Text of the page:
THE USE OF CARDIAC ORIENTING RESPONSES AS AN EARLY BIOMARKER OF ALCOHOL-RELATED NEURODEVELOPMENTAL IMPAIRMENT

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Kable JA1,2, Mesa DA3, Coleman TP3, Coles CD1,2, Jones KL4,, Yevtushok L5, Kulikovsky Y5, Wertelecki W5,7, Chambers CD4,6 , & and the CIFASD

1 Departments of Psychiatry and Behavioral Science and 2Pediatrics, Emory University School of Medicine, Atlanta, GA, USA; 3Departments of Bioengineering, 4Pediatrics and 6Family Medicine and Public Health, University of California San Diego, San Diego, CA, USA; 5OMNI-Net for Children International Charitable Fund, Rivne Regional Medical Diagnostic Center, Rivne Province, Ukraine; 7Department of Medical Genetics, University of South Alabama, Mobile, AL, USA.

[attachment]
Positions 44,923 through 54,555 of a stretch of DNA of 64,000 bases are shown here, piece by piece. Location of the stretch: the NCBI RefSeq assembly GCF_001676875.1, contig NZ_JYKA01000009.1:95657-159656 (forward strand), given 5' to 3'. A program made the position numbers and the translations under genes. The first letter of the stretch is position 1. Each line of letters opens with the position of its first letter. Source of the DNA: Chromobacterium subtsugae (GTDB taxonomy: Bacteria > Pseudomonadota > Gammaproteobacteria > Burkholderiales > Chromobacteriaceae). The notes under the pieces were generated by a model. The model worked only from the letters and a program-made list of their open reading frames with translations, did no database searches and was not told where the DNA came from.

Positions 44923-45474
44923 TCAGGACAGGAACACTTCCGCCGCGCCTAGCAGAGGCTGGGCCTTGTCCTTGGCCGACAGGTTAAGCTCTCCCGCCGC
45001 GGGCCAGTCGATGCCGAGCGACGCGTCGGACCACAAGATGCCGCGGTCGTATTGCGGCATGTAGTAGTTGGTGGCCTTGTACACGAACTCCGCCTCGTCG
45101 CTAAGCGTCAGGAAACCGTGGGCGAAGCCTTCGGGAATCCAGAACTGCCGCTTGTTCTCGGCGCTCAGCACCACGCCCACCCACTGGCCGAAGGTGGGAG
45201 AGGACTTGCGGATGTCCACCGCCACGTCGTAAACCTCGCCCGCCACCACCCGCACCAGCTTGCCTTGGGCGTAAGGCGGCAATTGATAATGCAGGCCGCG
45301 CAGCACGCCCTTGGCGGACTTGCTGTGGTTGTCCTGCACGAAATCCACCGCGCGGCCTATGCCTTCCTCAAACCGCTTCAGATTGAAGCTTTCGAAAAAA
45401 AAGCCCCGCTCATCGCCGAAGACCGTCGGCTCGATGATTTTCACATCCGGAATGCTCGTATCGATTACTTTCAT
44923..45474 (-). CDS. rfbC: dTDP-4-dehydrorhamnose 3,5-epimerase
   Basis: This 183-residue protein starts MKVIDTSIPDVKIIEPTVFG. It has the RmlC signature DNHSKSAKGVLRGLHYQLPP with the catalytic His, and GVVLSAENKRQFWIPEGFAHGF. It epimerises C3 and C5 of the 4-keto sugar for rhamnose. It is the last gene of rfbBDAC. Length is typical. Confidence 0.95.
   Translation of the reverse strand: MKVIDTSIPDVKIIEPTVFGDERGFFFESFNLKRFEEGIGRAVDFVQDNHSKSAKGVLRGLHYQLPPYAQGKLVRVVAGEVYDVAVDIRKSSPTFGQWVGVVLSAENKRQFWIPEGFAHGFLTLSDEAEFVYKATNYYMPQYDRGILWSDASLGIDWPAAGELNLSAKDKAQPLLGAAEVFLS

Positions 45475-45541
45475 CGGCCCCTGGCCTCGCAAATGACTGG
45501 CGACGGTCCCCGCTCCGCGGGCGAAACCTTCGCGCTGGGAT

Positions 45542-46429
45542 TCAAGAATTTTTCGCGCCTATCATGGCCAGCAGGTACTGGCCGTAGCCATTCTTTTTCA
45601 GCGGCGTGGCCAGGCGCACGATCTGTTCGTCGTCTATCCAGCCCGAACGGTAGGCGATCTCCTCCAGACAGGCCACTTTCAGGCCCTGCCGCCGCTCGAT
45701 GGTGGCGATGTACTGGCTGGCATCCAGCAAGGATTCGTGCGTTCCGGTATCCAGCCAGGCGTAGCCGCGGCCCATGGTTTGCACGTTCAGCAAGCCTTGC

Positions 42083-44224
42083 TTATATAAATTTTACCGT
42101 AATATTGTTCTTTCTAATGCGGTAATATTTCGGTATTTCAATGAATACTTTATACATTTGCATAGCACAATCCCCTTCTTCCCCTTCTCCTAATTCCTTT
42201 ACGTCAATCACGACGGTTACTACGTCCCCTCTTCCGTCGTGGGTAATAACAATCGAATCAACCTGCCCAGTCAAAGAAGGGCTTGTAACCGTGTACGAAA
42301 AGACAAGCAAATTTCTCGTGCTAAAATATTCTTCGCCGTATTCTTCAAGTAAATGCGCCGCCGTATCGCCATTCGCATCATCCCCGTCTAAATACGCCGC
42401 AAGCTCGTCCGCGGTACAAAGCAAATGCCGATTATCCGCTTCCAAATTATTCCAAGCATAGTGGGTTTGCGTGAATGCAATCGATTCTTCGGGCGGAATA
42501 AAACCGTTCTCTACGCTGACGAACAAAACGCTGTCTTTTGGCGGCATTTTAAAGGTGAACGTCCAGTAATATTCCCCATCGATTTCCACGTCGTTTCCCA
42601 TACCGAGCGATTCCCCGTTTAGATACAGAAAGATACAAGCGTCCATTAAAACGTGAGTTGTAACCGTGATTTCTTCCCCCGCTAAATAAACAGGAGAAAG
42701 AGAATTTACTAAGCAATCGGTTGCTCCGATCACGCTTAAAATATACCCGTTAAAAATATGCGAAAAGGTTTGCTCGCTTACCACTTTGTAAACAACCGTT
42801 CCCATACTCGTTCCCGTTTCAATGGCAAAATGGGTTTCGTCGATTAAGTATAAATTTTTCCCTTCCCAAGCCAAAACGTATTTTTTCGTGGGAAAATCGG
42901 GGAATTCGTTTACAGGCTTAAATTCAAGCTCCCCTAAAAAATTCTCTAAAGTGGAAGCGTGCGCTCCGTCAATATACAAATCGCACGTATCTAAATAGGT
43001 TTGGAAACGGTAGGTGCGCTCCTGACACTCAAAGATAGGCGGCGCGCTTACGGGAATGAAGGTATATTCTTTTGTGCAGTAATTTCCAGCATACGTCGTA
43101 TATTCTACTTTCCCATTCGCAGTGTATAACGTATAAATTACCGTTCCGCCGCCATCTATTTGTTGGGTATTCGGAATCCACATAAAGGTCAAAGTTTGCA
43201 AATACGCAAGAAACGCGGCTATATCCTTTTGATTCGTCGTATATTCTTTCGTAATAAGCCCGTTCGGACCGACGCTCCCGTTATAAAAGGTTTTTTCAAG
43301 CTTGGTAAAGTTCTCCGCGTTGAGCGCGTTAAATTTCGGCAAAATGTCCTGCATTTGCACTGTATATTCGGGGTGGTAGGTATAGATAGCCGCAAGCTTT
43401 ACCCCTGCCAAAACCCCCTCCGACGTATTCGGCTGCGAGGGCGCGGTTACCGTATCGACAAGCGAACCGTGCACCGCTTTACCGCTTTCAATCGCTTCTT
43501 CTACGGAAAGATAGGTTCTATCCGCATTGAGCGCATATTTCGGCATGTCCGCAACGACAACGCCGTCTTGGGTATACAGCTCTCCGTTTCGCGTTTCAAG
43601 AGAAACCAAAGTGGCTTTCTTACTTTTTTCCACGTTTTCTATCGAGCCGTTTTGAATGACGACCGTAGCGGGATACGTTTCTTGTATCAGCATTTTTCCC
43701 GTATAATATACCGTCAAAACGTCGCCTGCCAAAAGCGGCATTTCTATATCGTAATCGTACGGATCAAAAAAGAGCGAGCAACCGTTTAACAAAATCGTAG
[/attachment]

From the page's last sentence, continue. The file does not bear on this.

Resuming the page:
Early identification of individuals who are neurodevelopmental impaired as a function of their prenatal alcohol exposure (PAE) remains challenging as a result of limitations in standardized tests of early neurocognitive functioning. The assessment of infant neurophysiological encoding and memory of environmental events using cardiac orienting responses (ORs) has been found to be a promising alternative as ORs obtained from both humans and animal have been sensitive to the impact of PAE. ORs enable the heart to gate oxygen to the central nervous system to allow for higher level information processing and are characterized by a specific pattern of heart rate deceleration in the presence of novel stimuli. Using animal models, electrical stimulation of either the ventral-medial or dorsal lateral prefrontal cortex can elicit an OR, suggesting that ORs can provide an early index of the efficiency of prefrontal cortical functioning involved in gating energy resources between basic attention and arousal systems. ORs collected in the first year of life have been found to be impacted by PAE but have not yet been evaluated in older children. The offspring of women (N=372) enrolled in a randomized clinical trial of multivitamin/mineral usage during pregnancy carried out in the Ukraine were evaluated using habituation/dishabituation learning paradigms at 6, 12, and 3.5 to 4.5 years to assess the predictive validity of ORs collected in the first year of life and the sensitivity of ORs to detecting the impact of PAE in older children. In each paradigm, baseline heart rate (HR) was collected for 30 sec prior to stimulus onset and by sampling HR for 12 sec post-stimulus onset for each trial. Using supervised logistic regression classifier models to predict 12-month development, negative predictive values ranged from 0.72 to 0.84 and positive predictive values ranged from 0.54 to 0.66 using 6-month ORs. Indices of neurophysiological encoding and memory collected in the toddler and preschool period continued to be sensitive to the effects of PAE. ORs provide a relatively quick assessment of the efficiency of prefrontal cortical activity and can be applied readily in diverse cultural settings, making them an ideal tool for global applications.

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